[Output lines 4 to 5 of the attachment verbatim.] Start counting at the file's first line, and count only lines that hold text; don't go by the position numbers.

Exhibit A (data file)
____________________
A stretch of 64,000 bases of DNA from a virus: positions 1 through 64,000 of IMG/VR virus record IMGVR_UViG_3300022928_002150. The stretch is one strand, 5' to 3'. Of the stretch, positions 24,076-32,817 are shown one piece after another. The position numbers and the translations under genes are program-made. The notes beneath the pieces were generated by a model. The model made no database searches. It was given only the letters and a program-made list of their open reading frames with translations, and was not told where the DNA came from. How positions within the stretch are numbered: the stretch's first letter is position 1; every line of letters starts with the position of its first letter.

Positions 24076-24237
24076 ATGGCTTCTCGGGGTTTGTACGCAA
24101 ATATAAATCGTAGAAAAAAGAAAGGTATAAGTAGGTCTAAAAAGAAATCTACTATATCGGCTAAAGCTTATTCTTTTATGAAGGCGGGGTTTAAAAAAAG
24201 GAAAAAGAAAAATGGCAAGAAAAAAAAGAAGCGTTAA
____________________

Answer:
24101 ATATAAATCGTAGAAAAAAGAAAGGTATAAGTAGGTCTAAAAAGAAATCTACTATATCGGCTAAAGCTTATTCTTTTATGAAGGCGGGGTTTAAAAAAAG
24201 GAAAAAGAAAAATGGCAAGAAAAAAAAGAAGCGTTAA